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2010 INSTITUTE HONOR AWARDS FOR REGIONAL AND URBAN DESIGN RECIPIENT

Architecture

 

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Interior Architecture

 

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Regional & Urban Design

Greenwich South Strategic Framework


Photo 1 of 7

Notes of Interest

The primary goal of a study by the Alliance for Downtown New York was to produce a strategic framework for Greenwich South by establishing a set of key principles and objectives to guide both immediate and long-term growth. The architecture firm developed Five Principles to define a vision for the future of Greenwich South as a dense, reconnected, mixed-use neighborhood and lynchpin for Lower Manhattan. Each principle is comprised of a set of clear objectives to be achieved within these goals. In addition to establishing principles and setting goals, the firm also identified a series of clear opportunities for action—from the subtle, genius and immediate to the huge, radical and visionary—to achieve these goals. The project was highly collaborative, employing a Brain Trust as well as a Design Challenge charrette.

Architect

Architecture Research Office

   

Owner

Alliance for Downtown New York

   

Location

New York City

ADDITIONAL CREDITS

Associate Firm

Beyer Blinder Belle

   

Consultant

OPEN
Marc Kristal

   

Photo Credit

© Architecture Research Office


JURY COMMENTS

This project—comprising 41 acres
of Lower Manhattan—highlights
five key elements that bring
forethought to the inevitable
development that will take place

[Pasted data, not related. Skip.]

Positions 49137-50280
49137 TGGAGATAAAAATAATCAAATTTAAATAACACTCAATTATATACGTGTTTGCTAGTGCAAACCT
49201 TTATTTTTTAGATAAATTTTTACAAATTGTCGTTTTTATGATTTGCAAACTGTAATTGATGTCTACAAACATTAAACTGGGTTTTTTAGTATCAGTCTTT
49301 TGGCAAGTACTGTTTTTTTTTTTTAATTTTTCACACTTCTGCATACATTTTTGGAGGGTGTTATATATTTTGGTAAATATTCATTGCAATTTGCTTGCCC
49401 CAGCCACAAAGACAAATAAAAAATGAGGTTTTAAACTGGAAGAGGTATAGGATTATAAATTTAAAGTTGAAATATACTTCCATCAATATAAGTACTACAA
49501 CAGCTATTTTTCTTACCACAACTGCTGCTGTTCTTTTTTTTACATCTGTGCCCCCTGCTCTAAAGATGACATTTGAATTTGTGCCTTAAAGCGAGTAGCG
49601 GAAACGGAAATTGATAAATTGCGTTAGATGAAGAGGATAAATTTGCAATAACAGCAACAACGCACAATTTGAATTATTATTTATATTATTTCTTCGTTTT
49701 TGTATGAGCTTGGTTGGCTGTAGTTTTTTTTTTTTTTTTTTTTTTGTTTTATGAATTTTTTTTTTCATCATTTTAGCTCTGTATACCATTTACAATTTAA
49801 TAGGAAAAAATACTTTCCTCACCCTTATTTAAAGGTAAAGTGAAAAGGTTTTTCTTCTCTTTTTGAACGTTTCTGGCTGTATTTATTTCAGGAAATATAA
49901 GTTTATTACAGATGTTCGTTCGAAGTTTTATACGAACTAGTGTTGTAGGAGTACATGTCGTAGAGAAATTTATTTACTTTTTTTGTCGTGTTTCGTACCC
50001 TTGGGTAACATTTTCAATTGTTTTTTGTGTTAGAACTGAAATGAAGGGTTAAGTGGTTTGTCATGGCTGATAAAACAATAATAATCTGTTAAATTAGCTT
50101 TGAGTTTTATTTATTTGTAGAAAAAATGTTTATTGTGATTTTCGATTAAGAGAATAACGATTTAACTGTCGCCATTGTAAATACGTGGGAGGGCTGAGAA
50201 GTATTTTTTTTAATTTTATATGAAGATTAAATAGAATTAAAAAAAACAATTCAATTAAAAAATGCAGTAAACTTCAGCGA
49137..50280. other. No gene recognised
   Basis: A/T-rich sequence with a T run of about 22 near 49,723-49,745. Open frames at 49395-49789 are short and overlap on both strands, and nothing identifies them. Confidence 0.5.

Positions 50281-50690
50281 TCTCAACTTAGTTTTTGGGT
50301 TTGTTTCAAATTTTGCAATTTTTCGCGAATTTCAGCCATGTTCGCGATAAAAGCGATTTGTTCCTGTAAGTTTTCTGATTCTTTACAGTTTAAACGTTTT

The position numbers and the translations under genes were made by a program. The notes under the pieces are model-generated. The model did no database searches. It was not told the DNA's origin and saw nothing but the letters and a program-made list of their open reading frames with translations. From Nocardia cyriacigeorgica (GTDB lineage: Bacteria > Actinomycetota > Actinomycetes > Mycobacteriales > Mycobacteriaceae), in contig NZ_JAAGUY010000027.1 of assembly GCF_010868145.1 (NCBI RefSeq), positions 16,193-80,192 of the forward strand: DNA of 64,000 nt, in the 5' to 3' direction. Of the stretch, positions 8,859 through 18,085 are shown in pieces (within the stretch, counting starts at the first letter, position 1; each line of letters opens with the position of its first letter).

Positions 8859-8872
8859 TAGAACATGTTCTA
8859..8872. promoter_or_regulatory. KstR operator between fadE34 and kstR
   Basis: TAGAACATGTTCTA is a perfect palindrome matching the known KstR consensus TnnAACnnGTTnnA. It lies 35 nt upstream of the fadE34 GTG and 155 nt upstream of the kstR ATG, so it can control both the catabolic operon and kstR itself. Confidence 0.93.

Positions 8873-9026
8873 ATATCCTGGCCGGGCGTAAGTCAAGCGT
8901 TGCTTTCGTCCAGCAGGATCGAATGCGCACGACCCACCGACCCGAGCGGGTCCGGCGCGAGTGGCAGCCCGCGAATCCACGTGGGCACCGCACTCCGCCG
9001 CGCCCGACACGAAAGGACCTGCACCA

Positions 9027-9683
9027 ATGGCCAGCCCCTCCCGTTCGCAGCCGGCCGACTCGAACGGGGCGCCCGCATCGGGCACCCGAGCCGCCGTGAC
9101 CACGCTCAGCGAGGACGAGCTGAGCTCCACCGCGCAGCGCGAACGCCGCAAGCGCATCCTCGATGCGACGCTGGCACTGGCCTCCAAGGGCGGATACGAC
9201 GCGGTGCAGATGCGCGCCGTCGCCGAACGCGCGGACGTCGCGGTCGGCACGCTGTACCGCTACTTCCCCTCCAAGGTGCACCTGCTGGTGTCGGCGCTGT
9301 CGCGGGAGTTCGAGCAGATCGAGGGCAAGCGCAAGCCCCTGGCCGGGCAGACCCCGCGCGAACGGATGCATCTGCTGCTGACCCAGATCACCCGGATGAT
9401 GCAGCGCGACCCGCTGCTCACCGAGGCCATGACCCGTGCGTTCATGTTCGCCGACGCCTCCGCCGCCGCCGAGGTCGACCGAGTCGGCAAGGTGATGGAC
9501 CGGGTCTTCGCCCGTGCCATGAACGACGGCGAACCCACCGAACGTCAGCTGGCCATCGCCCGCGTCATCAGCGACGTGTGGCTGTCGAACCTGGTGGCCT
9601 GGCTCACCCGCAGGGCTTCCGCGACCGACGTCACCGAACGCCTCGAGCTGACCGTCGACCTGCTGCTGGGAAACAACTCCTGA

here: intense mix of uses,
reconnecting Greenwich Street,
connect east and west, build for
density and design for people, and
create a reason to come and a
reason to stay. An iterative
process brings together
pragmatists and visionaries to
address the longstanding
obstacles to urban connectivity in
Lower Manhattan. A critical
element to the sustainability of the
design is that it invites the public
to imagine and participate! The
potential of this extraordinary
large parcel, essentially forgotten
for decades, could result in a
reconnection that opens up
millions of square feet of
developable air rights.
Incorporating parks, old
buildings and new, a pedestrian-
oriented approach to way finding
underscores the value of broad
based planning and design
processes.


2010 INSTITUTE HONOR AWARDS FOR REGIONAL AND URBAN DESIGN JURY


John F. Torti, FAIA (Chair)
Torti Gallas & Partners, Inc.
Silver Spring, Maryland

Lance Jay Brown, FAIA
Lance Jay Brown Architecture & Urban Design
New York City

Brenda Scheer, AIA
University of Utah
College of Architecture + Planning
Salt Lake City

Edward K. Uhlir, FAIA
Uhlir Consulting, LLC
Chicago

Debby Wieneke
Habitat for Humanity of Benton County, Inc.
Bentonville, Arkansas

 

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